MANILA, Philippines – Consumers will hold their breath a little while longer after the Supreme Court (SC) ordered a review of Manila Electric Company (Meralco)’s finances so the Energy Regulatory Commission (ERC) can come up with lower power rates for the public.
"(The Court) remanded to ERC the case for determination of a reasonable and fair valuation of the regulatory asset base that will provide electricity to consumers 'in the least cost manner,'" the SC Public Information Office (PIO) said on Thursday, October 10.
The decision was issued during the SC's en banc session on Tuesday, October 8, and penned by retiring Senior Associate Justice Antonio Carpio. The PIO has not released any information on the voting.
The SC nudged the ERC that in reviewing the case, it should consider previous findings of the Commission on Audit (COA), which found disallowances.
The National Association of Electricity Consumers for Reforms (NASECORE) had complained to the High Court how Meralco's unbundled rates were computed on a base rate that included some costs that should not be passed on to consumers, like employee pension. (READ: Meralco rates slightly going up in October 2019)
The Republic Act No. 9136 or the Electric Power Industry Reform Act (EPIRA) was signed into law in 2001. Under Section 36, power utitlities are authorized to unbundle their rates such that the distribution wheeling charge shall be separate from the retail rate, and "the rates shall reflect the respective costs of providing each service."
According to court records, Meralco applied with the ERC to increase its rates by P1.1228 per kilowatt hour (kwh). The ERC approved it in 2003.
Several groups went to court to complain about this, leading to a Court of Appeals (CA) ruling in 2004 and a Supreme Court ruling in 2006, both ordering a COA audit on Meralco first.
COA complied in 2009, but in 2011, the ERC still upheld its earlier approval of Meralco's unbundled rates, which prompted NASECORE to go to the CA.
At the CA level, NASECORE complained that the ERC disregarded some crucial COA findings.
For example, NASECORE said that Meralco computed its unbundled rates from a base rate which includes costs such as billions of pesos in employees' pension and benefits. These should not be passed on to consumers "as they were not reasonable and necessary in the distribution services," said NASECORE.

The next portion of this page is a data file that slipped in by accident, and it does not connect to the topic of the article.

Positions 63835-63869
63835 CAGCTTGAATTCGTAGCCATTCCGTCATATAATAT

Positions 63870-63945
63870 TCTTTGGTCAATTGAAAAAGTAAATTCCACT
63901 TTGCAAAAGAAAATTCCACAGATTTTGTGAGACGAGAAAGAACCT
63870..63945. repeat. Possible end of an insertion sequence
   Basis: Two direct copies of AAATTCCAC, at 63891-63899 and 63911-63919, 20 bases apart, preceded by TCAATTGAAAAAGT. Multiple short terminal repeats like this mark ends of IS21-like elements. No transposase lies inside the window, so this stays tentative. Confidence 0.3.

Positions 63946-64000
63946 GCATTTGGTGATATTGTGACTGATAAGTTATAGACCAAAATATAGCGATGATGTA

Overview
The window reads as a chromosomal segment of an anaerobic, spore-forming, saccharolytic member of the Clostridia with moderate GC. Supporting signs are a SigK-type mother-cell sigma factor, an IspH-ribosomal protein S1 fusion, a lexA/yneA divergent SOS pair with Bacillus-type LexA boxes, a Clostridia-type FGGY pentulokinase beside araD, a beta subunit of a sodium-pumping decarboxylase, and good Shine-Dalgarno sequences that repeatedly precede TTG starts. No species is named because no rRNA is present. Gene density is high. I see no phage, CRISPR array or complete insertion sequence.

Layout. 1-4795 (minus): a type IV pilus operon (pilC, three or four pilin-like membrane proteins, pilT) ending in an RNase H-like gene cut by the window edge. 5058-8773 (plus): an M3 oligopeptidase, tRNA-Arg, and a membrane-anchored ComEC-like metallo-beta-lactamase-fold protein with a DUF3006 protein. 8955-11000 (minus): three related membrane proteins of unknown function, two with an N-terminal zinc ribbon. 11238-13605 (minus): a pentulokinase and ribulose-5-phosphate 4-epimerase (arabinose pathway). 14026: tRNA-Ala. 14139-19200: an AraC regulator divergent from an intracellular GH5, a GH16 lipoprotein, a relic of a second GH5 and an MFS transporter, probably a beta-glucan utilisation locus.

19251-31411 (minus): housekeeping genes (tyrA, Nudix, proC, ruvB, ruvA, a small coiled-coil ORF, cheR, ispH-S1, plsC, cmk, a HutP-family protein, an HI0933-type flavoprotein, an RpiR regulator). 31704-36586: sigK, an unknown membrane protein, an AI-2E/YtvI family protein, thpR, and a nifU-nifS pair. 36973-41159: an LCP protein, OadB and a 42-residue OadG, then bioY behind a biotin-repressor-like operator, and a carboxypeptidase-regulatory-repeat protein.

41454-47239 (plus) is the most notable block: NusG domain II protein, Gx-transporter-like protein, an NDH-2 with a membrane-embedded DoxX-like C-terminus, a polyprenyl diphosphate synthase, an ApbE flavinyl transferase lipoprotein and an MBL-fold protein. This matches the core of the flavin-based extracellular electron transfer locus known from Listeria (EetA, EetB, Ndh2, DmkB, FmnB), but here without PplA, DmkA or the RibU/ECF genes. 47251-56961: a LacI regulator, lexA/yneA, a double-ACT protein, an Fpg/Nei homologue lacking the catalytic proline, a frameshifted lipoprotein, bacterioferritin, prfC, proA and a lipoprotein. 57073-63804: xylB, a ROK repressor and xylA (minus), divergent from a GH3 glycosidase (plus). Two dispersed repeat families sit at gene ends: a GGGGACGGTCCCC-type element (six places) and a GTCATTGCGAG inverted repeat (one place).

"Likewise, NASECORE also maintains that the ERC erred when it ignored the COA finding that certain properties and equipment amounting to ₱3.701 Billion in 2004 and ₱3.586 Billion in 2007 should not be considered as part of the rate base as they were not used and useful in the distribution operation," said the CA ruling.
In 2016, CA denied NASECORE's petition and appeal, prompting the group to go to the High Court.
"In partially granting the petition, the SC found that the ERC failed to properly consider COA’s findings as well as to comply with its statutory mandate to approve a rate that provides electricity to consumers 'in the least cost manner' as expressly provided in ERC’s charter," the SC said in its latest decision.
In denying NASECORE's petitions, the CA had said that the ERC was not bound to adopt the COA findings in the exercise of its rate-fixing powers.
In its ruling, the SC pointed out that both the government auditing and administrative codes authorize COA "to examine accounts of public utilities in connection with the fixing of rates of every nature."
Auditors have noted that Meralco had "excess revenues" and "over recovery," which they said are basis for disallowance and can reduce the base rate from which the consumer rates are computed.
"The Court said that Meralco and other electricity distribution utilities are monopolies that are regulated by the State, particularly on the rates they charge consumers. The same rationale in regulating power acquisition costs by distribution utilities applies to the allowable depreciation of capital assets by distribution utilities in the present case," said the SC.